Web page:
In the last few years, scientists have learned more about how to coax stem cells to develop into increasingly sophisticated structures, including ones that mimic the structure and function of human organs (organoids). Artificial human kidneys, brains, hearts and more have all been created in a lab, though they are still too rudimentary for medical use.

The issue of whether there are moral differences between using stem cells to produce models of human organs for research and using stem cells to create a synthetic embryo are already playing out in law courts.

One of the key differences between organoids and synthetic embryos is their potential. If a synthetic embryo can develop into a living creature, it should have more protection than those which don’t.

Synthetic embryos do not currently have potential to actually create a living mouse. If scientists did make human synthetic embryos, but without the potential to form a living being, they should arguably be treated similarly to organoids.

Some countries (for example Australia) have taken the position that synthetic embryos such as “blastoids” (which resemble five-to-six-day-old embryos) should be treated like natural embryos, because of similarities in structure. Other countries (such as the UK, the US, Japan) treat synthetic embryos as different from embryos because they can’t currently produce a live baby.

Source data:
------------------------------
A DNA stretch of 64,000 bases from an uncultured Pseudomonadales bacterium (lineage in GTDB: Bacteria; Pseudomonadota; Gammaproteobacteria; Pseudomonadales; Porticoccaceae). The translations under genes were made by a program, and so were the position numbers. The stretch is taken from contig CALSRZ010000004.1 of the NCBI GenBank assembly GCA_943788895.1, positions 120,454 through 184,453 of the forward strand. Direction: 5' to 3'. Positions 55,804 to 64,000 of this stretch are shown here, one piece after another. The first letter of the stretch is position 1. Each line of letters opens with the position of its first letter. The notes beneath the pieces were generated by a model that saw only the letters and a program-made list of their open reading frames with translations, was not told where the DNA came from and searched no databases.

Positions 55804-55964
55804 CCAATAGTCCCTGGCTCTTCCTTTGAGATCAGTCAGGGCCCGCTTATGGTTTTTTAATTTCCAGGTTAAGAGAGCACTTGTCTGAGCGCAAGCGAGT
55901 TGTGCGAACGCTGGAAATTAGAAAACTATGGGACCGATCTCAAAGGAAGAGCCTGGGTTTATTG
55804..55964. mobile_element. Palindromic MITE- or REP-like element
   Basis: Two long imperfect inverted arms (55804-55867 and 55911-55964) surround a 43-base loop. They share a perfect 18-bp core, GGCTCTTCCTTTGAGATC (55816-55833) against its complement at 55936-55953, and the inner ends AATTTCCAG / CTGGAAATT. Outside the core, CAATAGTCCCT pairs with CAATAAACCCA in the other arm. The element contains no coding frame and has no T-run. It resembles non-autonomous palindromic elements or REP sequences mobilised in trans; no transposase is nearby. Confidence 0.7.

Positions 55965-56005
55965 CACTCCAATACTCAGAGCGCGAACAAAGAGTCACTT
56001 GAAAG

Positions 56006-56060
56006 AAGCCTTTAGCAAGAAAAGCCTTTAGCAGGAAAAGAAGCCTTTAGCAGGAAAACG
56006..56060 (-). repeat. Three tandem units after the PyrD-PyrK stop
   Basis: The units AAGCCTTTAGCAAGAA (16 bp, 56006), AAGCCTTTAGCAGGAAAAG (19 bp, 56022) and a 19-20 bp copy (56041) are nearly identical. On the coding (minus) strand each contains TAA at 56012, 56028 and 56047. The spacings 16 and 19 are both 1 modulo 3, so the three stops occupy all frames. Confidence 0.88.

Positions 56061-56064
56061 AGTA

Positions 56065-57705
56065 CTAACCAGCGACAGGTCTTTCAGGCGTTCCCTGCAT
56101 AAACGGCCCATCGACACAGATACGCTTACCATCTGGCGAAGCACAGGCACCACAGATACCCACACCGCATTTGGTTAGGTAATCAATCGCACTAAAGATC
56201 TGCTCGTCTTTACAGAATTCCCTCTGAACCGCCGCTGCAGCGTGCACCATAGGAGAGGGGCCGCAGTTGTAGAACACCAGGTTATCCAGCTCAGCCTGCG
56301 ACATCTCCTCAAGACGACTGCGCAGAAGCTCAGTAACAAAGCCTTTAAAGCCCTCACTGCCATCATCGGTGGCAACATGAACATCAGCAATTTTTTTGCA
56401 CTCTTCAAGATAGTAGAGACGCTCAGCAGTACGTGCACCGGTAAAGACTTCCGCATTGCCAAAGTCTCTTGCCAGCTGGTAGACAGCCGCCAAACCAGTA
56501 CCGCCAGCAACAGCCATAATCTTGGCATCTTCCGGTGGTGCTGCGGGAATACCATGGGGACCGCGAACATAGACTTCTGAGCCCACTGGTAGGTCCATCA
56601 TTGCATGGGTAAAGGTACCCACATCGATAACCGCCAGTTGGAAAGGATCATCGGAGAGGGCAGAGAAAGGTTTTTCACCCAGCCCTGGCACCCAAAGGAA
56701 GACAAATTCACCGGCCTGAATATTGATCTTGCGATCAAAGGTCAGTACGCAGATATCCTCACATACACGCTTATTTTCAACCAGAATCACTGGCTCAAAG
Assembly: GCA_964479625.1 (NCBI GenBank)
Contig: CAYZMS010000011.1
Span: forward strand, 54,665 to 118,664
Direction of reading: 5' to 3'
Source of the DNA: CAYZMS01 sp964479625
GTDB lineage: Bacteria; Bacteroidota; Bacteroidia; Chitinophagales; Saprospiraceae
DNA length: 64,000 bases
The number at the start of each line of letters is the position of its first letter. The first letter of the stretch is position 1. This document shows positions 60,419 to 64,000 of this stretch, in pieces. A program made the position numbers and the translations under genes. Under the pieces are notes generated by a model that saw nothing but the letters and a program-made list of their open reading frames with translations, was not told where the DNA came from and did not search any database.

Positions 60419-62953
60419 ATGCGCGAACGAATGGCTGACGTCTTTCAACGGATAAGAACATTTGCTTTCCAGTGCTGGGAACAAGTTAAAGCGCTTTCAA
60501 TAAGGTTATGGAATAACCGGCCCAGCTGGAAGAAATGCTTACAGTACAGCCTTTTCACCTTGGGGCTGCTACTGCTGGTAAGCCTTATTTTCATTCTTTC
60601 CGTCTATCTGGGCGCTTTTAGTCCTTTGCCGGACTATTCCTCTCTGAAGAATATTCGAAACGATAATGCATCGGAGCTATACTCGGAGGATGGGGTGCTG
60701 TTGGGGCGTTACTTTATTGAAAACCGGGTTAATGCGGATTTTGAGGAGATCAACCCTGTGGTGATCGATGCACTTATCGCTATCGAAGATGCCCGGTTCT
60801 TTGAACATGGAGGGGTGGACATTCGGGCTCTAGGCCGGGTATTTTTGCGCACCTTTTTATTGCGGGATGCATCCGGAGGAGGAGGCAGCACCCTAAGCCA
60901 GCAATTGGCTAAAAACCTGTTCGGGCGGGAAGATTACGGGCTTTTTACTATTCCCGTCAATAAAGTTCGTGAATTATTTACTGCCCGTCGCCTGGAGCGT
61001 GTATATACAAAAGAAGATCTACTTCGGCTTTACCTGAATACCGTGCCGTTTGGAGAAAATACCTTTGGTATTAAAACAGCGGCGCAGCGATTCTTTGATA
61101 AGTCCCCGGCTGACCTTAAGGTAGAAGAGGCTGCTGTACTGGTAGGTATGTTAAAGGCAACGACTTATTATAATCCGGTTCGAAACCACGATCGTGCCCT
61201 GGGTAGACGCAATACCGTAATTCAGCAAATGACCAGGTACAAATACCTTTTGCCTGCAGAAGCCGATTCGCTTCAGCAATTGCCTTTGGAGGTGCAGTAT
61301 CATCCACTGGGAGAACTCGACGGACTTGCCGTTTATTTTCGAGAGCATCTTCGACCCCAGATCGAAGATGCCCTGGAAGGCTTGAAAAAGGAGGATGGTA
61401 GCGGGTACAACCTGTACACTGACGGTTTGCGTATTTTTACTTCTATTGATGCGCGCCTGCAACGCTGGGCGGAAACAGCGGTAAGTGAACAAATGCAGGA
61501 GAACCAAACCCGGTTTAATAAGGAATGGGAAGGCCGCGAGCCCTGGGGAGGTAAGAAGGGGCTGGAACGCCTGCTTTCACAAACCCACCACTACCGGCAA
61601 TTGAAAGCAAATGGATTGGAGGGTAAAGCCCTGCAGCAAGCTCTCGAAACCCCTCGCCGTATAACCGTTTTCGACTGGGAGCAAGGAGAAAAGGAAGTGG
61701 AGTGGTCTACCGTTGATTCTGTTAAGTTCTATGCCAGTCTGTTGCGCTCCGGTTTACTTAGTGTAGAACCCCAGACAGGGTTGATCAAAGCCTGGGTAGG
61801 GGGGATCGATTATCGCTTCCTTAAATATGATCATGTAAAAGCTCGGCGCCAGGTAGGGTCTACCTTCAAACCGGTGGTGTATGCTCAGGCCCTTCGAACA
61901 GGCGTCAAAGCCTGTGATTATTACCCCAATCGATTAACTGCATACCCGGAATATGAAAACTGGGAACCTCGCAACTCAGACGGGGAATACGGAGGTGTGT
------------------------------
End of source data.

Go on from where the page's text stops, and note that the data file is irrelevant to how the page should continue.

Another important legal issue is the source of stem cells and consent. The synthetic mouse embryo creators used stem cells from early embryos.

However, in the future it might be possible to make synthetic embryos from induced pluripotent stem cells (IPS). The worst case scenario would be a person donates a skin cell to research into producing organs to cure disease but this is used without their knowledge or consent to produce synthetic embryos.

Cloning

IPS cells are created by taking a mature cell (such as a skin cell) from a living or dead person and applying treatments which drive it backwards to a more immature state. If the cell could be driven all the way back to an embryonic stem cell, it may one day be possible to use IPS cells to make viable embryos.

That embryo would be a clone of the cell donor. The public and scientists have huge concerns about human cloning.

But it has been possible to clone a human being using a different process called nuclear transfer, for 25 years. Nuclear transfer created Dolly the Sheep in 1997 and a monkey in 2018. In the late 1990s and early 2000s, a flurry of laws introduced around the world successfully banned human cloning.

We should not let our fears about cloning stand in the way of crucial research. The benefits could make organ donor waiting lists a thing of the past, save premature babies and give women an option to have children a different way. Cloning, or any other unethical use of the technology, can be prevented by regulation.The ConversationThe Conversation | Rappler.com

Julian Savulescu is a Visiting Professor in Biomedical Ethics at Murdoch Children’s Research Institute, Distinguished Visiting Professor in Law at the University of Melbourne, and Uehiro Chair in Practical Ethics at the University of Oxford.

Christopher Gyngell is a Research Fellow in Biomedical Ethics at the University of Melbourne.

Tsutomu Sawai is an Associate Professor at the Graduate School of Humanities and Social Sciences at Hiroshima University.

This article is republished from The Conversation under a Creative Commons license. Read the original article.